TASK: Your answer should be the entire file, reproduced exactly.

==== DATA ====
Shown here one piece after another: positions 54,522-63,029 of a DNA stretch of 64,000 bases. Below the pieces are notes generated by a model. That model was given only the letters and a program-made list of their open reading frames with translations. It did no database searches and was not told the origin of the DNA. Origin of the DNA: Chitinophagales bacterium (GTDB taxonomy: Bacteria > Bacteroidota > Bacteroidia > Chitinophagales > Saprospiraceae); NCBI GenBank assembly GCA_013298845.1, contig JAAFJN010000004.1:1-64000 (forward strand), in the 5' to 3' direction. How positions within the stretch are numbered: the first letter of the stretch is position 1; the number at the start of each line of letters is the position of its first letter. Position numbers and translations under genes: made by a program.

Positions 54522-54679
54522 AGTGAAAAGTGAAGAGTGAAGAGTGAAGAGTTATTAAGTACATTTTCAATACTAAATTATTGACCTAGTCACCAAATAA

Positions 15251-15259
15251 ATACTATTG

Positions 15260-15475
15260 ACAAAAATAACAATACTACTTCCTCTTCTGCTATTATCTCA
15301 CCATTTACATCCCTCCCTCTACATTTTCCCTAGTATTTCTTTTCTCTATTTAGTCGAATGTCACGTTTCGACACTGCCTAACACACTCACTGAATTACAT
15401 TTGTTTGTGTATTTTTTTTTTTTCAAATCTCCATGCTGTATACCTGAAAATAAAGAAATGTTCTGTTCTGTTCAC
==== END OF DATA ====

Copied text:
Shown here one piece after another: positions 54,522-63,029 of a DNA stretch of 64,000 bases. Below the pieces are notes generated by a model. That model was given only the letters and a program-made list of their open reading frames with translations. It did no database searches and was not told the origin of the DNA. Origin of the DNA: Chitinophagales bacterium (GTDB taxonomy: Bacteria > Bacteroidota > Bacteroidia > Chitinophagales > Saprospiraceae); NCBI GenBank assembly GCA_013298845.1, contig JAAFJN010000004.1:1-64000 (forward strand), in the 5' to 3' direction. How positions within the stretch are numbered: the first letter of the stretch is position 1; the number at the start of each line of letters is the position of its first letter. Position numbers and translations under genes: made by a program.

Positions 54522-54679
54522 AGTGAAAAGTGAAGAGTGAAGAGTGAAGAGTTATTAAGTACATTTTCAATACTAAATTATTGACCTAGTCACCAAATAA

Positions 15251-15259
15251 ATACTATTG

Positions 15260-15475
15260 ACAAAAATAACAATACTACTTCCTCTTCTGCTATTATCTCA
15301 CCATTTACATCCCTCCCTCTACATTTTCCCTAGTATTTCTTTTCTCTATTTAGTCGAATGTCACGTTTCGACACTGCCTAACACACTCACTGAATTACAT
15401 TTGTTTGTGTATTTTTTTTTTTTCAAATCTCCATGCTGTATACCTGAAAATAAAGAAATGTTCTGTTCTGTTCAC